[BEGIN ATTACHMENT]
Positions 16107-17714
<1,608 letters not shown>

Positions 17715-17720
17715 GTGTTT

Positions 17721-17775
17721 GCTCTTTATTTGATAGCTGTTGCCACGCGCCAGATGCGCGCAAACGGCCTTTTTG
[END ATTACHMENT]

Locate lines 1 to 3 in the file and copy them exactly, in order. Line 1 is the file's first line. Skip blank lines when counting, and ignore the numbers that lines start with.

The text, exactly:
Positions 16107-17714
<1,608 letters not shown>

Positions 17715-17720